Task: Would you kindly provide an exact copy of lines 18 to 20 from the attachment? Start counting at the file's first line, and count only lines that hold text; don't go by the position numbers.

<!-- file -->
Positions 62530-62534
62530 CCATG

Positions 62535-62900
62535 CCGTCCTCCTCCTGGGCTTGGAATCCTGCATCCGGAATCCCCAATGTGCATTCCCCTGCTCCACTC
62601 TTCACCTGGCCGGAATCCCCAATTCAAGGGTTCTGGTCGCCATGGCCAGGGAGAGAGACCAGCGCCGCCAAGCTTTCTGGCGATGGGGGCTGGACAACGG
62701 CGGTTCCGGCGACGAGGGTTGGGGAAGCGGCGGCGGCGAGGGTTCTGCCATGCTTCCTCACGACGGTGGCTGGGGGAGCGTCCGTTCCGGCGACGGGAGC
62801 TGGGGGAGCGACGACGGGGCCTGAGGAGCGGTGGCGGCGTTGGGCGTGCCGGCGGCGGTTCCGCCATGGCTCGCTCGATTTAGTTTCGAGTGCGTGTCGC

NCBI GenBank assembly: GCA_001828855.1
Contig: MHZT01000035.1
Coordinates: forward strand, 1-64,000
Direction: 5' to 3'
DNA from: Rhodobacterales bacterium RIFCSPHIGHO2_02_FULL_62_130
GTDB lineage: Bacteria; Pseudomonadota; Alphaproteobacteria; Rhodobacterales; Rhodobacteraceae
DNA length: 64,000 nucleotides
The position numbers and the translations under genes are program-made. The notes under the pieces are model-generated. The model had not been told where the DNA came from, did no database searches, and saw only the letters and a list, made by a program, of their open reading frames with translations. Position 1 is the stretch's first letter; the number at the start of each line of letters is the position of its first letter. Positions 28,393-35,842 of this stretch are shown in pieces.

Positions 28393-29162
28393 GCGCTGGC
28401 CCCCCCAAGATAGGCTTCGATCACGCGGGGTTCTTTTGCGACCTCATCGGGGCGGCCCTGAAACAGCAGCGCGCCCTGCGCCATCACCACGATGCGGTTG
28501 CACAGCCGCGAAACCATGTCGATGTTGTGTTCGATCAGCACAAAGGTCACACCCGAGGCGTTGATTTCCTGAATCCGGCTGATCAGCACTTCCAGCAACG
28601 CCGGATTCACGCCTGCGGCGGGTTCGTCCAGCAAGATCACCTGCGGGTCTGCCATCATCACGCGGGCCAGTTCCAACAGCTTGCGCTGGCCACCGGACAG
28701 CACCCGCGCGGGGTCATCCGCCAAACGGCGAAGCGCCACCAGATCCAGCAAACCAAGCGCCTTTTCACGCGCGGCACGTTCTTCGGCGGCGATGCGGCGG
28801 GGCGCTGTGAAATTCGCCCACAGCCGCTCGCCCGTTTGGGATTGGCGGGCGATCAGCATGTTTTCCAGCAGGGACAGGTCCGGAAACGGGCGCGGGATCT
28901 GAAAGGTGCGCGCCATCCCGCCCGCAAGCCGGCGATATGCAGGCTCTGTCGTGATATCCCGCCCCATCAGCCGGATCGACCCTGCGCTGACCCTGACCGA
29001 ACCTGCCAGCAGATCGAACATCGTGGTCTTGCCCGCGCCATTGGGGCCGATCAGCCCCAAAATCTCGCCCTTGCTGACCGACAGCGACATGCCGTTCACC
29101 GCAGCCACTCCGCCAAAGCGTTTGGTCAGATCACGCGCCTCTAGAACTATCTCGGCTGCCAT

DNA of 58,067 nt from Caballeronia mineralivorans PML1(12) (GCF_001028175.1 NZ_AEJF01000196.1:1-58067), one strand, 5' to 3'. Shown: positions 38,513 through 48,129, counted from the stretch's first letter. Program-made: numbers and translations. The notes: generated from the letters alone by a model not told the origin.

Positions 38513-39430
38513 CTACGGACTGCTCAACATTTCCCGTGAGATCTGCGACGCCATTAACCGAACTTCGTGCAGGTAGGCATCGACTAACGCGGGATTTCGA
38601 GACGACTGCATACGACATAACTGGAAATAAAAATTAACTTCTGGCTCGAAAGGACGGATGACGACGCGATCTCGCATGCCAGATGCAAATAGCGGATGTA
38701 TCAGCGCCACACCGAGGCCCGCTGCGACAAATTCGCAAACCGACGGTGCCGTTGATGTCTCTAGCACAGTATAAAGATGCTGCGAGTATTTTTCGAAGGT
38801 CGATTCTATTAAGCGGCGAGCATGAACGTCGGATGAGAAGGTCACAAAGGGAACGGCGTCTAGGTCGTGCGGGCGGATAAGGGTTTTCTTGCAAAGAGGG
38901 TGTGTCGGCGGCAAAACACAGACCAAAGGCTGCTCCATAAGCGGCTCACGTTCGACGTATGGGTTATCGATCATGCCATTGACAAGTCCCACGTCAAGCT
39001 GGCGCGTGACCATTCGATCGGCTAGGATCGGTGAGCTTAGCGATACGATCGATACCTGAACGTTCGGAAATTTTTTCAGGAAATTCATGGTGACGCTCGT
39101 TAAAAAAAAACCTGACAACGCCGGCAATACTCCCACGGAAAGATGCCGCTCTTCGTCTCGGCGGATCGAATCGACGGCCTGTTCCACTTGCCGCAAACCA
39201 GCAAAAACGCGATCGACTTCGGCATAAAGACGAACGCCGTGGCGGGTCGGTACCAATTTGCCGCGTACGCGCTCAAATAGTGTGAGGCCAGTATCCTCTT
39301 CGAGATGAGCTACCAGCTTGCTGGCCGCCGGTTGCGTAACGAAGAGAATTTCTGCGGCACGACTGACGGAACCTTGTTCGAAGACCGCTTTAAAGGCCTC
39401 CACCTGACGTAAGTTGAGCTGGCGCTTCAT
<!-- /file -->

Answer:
28401 CCCCCCAAGATAGGCTTCGATCACGCGGGGTTCTTTTGCGACCTCATCGGGGCGGCCCTGAAACAGCAGCGCGCCCTGCGCCATCACCACGATGCGGTTG
28501 CACAGCCGCGAAACCATGTCGATGTTGTGTTCGATCAGCACAAAGGTCACACCCGAGGCGTTGATTTCCTGAATCCGGCTGATCAGCACTTCCAGCAACG
28601 CCGGATTCACGCCTGCGGCGGGTTCGTCCAGCAAGATCACCTGCGGGTCTGCCATCATCACGCGGGCCAGTTCCAACAGCTTGCGCTGGCCACCGGACAG